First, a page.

League: All Ireland Championship 2020

It will be a lot different championship due to the Coronavirus, but we are hoping to see some live GAA in July.

Dublin v Mayo – Live score commentary from 2020 All Ireland Football Final

Dublin v Mayo – Live score commentary from 2020 All Ireland Football Final. We also have team news, the match starts at 5pm on the 19th December. 

For the third time in five years, the All-Ireland Football Final will be decided with Dublin vs Mayo. In addition to this, the sides met in the 2015 and 2019 semi-finals.

As is well-documented, Dublin have prevailed on each of these occasions as they racked up an unprecedented five-in-a-row. Yet, Mayo are undoubtedly the team who have come closest to stopping the sky blue juggernaut. Now, in a year where nothing has gone to script, can the spirited westerners finally find a way to end their 69-year drought?

Old Dogs, New Kicks

Many of the Mayo players became well-known in the last decade as they were ever-present at the business end of the Championship. Furthermore, the likes of Lee Keegan, Colm Boyle, Keith Higgins, Cillian O’Connor, David Clarke and Aidan O’Shea have multiple All-Stars. All six of those are still key players for James Horan but one accolade that has remained elusive is the Sam Maguire.

Those veterans, along with Chris Barrett, Tom Parsons, Kevin McLoughlin, have found a new lease of life in 2020. The injection of youth provided by Oisin Mullin, Eoghan McLoughlin, Ryan O’Donoghue, Tommy Conroy, Mark Moran, and Bryan Walsh has meant that competition is as tough as ever just to make the Mayo team. To illustrate, Tom Parsons made his first appearance off the bench against Tipperary in the semi-final. Likewise, Keith Higgins has made only one appearance off the bench thus far while Colm Boyle has remained in reserve throughout.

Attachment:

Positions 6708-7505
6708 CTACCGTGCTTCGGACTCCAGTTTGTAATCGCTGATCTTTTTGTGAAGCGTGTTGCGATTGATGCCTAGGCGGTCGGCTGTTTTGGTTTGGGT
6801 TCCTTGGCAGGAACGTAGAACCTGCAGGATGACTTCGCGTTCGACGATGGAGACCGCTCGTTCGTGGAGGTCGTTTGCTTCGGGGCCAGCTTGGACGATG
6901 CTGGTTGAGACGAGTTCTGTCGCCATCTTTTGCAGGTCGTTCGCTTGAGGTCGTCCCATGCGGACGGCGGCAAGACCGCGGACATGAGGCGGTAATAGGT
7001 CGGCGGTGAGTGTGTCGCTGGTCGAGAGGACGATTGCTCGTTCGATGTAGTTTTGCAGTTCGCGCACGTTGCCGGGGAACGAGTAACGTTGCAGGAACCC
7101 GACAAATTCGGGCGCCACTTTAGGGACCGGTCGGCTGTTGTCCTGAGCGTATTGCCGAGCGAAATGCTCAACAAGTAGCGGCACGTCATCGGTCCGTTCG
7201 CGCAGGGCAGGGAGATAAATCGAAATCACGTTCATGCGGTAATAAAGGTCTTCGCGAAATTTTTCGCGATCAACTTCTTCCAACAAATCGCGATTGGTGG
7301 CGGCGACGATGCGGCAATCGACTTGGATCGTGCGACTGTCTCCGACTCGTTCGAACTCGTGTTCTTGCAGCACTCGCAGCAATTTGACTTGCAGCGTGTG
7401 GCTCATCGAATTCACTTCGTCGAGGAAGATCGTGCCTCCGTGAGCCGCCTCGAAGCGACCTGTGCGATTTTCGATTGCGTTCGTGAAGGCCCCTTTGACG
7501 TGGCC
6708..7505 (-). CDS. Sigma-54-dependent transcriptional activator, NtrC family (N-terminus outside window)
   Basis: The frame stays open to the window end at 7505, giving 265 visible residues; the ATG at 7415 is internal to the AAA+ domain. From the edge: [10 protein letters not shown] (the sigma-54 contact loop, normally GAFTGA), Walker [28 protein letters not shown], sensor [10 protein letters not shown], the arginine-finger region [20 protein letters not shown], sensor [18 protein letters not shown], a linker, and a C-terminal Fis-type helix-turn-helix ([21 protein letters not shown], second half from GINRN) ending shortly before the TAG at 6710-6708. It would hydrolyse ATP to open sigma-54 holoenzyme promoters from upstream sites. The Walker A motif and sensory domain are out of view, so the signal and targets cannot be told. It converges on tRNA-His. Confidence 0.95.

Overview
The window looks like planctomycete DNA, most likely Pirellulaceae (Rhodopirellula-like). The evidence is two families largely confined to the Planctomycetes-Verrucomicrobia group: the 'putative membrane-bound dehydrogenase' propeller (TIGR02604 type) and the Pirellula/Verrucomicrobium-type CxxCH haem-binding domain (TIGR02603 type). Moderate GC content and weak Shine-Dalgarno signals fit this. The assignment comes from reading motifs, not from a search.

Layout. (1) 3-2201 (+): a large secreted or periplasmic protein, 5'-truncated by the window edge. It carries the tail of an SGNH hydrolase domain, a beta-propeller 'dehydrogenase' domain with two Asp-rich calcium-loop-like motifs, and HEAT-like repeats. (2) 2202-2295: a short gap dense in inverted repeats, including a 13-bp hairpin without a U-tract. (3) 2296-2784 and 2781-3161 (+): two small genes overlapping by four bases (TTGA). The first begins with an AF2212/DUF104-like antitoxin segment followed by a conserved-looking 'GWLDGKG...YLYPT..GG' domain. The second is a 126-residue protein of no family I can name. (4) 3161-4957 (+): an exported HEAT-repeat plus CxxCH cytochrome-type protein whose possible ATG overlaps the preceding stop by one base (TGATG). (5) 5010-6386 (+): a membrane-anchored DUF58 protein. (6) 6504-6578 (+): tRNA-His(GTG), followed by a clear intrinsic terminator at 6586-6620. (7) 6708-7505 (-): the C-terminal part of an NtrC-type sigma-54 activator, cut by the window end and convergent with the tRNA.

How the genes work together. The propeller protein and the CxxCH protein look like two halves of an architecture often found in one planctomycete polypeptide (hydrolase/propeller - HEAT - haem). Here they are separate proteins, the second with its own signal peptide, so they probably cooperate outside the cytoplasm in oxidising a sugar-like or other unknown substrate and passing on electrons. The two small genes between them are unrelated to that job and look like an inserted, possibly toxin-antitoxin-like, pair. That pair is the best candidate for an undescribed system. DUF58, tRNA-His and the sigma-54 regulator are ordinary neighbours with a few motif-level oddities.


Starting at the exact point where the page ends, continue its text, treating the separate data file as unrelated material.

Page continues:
While much of the focus has been on the polar ends of Mayo’s squad dynamic, it is the men who are coming of age in the middle-third who have gone greatly unheralded. Stephen Coen, Paddy Durcan, Matthew Ruane, Conor Loftus, and Diarmuid O’Connor have been Horan’s reliable go-to men and have formed a formidable unit to bolster the defence and springboard the attack.

Durcan aside, those players were key members of the 2017 U-21 team who famously won an All-Ireland. As a result, their familiarity with each other has allowed them to play to each other’s strengths. This core have chosen the right time to reach their peak as much of the game on Saturday will be decided in midfield.

Lessons Learned

Mayo have lost to Dublin in the Championship in 2015 (semi-final-replay), ’16 (final-replay), ’17 (final), ’19 (semi-final). The two finals between these teams remain the some of the most exciting games in recent memory. In 2016, Mayo kept Dublin at bay for half an hour. However, two bizarre own goals meant they were still left needing a comeback. On that day, Cillian O’Connor held his nerve to kick an equaliser from 45 yards out in the 76th minute. The same man could come back to haunt Dublin on Saturday. O’Connor broke a Championship record by scoring 4-09 last time out against Tipperary. The Ballintubber man is no stranger to the Dublin defenders and will know that Mayo likely need to find the net at least once if they are put past demons to rest.

In 2017, Dublin vs Mayo was decided by just a point again. Many Mayo people felt that was another one that got away from them. In the 47th minute of that game, John Small saw red for a second bookable offence and Mayo had a free in a scoreable position to level the game. Then, Donal Vaughan levelled the playing field by getting himself sent off for reacting. Equally as important, Mayo lost their free which would have been a vital score they could have kicked on from.

Most recently, Mayo fell to Dublin in last year’s semi-final thanks to a Con O’Callaghan clinic in goal-scoring. One two occasions, he stepped inside Lee Keegan and slid the ball past David Clarke. As a result, Mayo went from being two points up at half-time to eight down by the 47th minute.